You need an information asymmetry to create a market for lemons … both current and prospective employers have incomplete information, and whose information is better varies widely. It’s actually quite common for prospective employers to have better information than current employers!
Another problem with the idea that “great” developers are sticky is that this assumes that companies are capable of creating groups that developers want to work for on demand. This is usually not the case.
The result of this dynamic is that, as a dev, if you join a random team, you’re overwhelmingly likely to join a team that has a lot of churn. Additionally, if you know of a good team, it’s likely to be full.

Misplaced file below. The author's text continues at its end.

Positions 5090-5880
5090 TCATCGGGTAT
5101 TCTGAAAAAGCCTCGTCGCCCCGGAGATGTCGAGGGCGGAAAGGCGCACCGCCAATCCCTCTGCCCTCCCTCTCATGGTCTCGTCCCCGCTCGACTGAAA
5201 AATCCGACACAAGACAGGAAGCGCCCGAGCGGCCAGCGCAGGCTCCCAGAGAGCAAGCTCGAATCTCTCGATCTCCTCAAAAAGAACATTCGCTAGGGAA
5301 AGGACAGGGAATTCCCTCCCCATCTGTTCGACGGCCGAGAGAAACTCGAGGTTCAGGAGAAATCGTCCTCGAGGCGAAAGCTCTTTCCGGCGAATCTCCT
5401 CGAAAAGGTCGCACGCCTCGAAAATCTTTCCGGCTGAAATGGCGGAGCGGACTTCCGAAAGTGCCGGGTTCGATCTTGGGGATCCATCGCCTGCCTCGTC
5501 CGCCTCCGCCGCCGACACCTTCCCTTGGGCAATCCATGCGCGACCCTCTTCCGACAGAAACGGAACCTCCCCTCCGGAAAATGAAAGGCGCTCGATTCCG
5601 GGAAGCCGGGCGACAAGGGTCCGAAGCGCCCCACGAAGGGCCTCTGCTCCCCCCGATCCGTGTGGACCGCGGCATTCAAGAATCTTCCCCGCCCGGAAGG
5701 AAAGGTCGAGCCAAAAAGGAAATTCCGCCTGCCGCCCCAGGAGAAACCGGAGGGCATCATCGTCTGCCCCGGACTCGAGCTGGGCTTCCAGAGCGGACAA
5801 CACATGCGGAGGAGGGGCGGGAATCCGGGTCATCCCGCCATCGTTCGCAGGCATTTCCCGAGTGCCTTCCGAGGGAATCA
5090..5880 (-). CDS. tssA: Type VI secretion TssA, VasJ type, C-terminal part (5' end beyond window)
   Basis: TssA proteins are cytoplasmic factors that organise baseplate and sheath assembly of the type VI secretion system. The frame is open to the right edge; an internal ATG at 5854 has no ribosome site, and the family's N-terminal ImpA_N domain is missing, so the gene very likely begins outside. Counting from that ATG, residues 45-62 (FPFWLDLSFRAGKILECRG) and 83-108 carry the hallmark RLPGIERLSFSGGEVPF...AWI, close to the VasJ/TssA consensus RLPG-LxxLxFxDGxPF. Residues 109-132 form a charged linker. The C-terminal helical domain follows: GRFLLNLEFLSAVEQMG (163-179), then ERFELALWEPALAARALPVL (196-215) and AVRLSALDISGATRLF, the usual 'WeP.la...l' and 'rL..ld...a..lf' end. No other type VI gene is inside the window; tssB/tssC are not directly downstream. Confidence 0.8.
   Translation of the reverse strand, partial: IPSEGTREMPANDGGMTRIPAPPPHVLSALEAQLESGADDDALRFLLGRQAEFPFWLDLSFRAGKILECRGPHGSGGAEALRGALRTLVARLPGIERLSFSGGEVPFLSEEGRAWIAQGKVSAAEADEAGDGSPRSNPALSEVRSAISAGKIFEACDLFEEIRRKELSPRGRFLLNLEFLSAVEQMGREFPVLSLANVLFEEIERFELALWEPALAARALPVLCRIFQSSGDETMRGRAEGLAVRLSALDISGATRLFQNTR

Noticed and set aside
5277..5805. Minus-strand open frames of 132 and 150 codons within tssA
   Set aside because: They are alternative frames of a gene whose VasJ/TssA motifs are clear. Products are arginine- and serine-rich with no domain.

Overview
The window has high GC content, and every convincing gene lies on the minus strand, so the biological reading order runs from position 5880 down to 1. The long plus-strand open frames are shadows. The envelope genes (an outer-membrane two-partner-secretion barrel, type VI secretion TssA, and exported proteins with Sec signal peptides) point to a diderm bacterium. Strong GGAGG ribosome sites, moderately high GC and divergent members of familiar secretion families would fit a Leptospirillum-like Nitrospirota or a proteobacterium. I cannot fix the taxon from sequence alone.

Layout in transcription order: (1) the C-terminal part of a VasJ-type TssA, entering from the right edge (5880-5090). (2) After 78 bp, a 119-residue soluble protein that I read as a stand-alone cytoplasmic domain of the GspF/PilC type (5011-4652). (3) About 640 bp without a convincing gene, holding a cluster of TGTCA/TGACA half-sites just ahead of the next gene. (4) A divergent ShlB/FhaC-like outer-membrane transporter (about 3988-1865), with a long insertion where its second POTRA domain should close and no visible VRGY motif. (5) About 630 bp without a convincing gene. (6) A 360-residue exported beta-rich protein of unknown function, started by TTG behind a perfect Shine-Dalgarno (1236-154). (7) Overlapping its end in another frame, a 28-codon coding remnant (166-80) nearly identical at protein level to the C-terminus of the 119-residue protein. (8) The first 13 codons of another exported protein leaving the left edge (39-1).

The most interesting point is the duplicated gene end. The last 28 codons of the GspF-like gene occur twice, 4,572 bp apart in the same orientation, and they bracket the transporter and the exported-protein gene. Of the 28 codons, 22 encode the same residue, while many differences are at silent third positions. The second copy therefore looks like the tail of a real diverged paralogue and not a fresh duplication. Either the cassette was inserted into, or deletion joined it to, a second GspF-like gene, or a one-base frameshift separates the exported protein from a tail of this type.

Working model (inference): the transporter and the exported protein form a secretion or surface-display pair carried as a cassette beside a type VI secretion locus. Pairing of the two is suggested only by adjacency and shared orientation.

Another problem with the idea that “great” developers are impossible to find because they join companies and then stick is that developers (and companies) aren’t immutable.
Is developer hiring a market for lemons? Well, it depends on what you mean by that. Both developers and hiring managers have incomplete information. It’s not obvious if having a market for lemons in one direction makes the other direction better or worse. The fact that joining a new team is uncertain makes developers less likely to leave existing teams, which makes it harder to hire developers. But the fact that developers often join teams which they dislike makes it easier to hire developers. What’s the net effect of that? I have no idea.